Aestivating snails on dried-up vegetation wait for the next rain, Eira Pedrinha, September 2012
September is a month when nothing much happens. It hardly rains, so the countryside remains dry, and plants mostly neither grow nor flower. It is a little cooler, but the main change is that the days become much shorter, so the garden plants are less exposed to long hours of hot sunshine. The exotic pot plants (palms, cycads) continue to do well.
This composite, also known as Inula viscosa, is one of the rare plants that flowers at this season, indeed it is almost the only one to do so. It grows in untidy clumps along the edges of roads and paths, and produces abundant yellow groundsel-like flowers. The flowers and leaves are sticky to the touch and have a strong not very pleasant smell. Portuguese road verges are kept clear by mowing and herbicide treatment but this perennial with thick underground stems seems pretty resistant, and comes up vigorously everywhere. Or else itís just that the municipal workers are on holiday?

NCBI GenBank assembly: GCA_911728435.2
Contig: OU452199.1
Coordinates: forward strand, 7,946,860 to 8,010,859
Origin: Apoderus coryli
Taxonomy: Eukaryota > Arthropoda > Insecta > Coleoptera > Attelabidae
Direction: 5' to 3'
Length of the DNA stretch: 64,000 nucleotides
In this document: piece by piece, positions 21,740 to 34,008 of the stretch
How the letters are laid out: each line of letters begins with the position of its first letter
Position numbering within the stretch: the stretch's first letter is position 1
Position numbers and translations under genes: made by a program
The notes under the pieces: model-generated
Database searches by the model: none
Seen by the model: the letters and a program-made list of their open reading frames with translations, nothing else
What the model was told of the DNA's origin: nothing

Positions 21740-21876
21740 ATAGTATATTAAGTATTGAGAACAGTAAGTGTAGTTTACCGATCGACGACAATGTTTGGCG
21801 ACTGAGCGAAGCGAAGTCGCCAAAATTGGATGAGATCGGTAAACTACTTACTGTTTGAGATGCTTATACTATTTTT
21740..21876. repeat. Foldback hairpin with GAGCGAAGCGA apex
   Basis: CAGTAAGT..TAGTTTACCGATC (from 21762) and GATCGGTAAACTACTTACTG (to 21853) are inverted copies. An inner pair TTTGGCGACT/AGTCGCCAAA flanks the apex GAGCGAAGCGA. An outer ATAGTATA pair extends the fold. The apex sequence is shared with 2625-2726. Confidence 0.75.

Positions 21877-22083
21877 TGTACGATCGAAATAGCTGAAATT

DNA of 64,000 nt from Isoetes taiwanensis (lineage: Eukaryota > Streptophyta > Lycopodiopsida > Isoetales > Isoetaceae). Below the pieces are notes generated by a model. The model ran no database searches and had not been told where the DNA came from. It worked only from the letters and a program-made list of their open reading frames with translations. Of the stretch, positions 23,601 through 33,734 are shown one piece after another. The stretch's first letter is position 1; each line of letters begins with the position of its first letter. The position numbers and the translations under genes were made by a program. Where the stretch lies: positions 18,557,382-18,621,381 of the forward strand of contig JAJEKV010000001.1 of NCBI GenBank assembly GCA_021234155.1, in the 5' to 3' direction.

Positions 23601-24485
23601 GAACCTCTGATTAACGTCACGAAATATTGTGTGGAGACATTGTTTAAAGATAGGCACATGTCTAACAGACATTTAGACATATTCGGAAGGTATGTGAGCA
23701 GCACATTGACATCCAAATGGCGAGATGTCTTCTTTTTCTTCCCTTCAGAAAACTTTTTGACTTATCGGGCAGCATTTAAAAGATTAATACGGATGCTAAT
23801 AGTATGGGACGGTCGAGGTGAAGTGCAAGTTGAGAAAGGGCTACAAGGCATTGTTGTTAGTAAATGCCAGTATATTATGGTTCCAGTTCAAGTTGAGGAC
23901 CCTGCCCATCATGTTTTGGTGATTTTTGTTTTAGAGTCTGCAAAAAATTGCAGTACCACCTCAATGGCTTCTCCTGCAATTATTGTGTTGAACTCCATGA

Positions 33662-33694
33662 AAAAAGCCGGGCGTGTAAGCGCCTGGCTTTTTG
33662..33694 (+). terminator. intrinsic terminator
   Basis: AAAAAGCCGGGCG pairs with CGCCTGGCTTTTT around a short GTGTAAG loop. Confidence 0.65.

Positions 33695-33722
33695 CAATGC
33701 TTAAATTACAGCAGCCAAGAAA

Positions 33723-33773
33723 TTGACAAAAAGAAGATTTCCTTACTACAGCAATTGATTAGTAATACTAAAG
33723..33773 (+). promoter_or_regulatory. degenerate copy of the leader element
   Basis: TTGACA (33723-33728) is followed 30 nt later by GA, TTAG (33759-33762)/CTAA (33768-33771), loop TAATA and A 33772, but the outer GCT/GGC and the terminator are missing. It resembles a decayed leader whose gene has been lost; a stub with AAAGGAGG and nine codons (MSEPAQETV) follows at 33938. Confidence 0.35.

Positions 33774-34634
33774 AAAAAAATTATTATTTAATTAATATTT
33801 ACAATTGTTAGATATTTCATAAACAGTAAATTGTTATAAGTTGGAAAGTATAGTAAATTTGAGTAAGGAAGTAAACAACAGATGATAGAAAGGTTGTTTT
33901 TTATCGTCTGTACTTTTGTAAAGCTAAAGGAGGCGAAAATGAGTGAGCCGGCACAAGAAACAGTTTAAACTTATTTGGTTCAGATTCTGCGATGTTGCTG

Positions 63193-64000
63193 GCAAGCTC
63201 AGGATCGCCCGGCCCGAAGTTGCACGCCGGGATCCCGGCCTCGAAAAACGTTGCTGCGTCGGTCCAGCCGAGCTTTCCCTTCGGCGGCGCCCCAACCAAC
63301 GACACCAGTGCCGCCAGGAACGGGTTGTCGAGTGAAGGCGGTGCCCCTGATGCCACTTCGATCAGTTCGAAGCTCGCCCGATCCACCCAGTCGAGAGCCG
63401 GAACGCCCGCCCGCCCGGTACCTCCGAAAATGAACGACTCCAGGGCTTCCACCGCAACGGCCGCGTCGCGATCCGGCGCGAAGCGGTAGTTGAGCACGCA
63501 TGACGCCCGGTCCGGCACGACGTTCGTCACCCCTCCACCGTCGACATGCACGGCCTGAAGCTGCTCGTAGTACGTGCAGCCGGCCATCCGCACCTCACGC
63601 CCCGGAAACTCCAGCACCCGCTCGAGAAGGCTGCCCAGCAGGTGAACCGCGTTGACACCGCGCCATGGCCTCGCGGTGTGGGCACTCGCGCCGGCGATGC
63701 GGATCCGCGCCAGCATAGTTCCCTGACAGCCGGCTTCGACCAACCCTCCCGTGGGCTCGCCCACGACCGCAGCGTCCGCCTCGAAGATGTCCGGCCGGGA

Some European Daphne spp. have brightly coloured, sweetly scented flowers and are used as garden plants. D. gnidium is a rather plain relative. Its glaucous shoots, with narrow leaves, grow in tufted clumps on rocky and waste ground, with a little the look of a Euphorbia. It seems to flower at any season, except at the very driest times. Its little white flowers and red berries are quite pretty, and attractive to insects.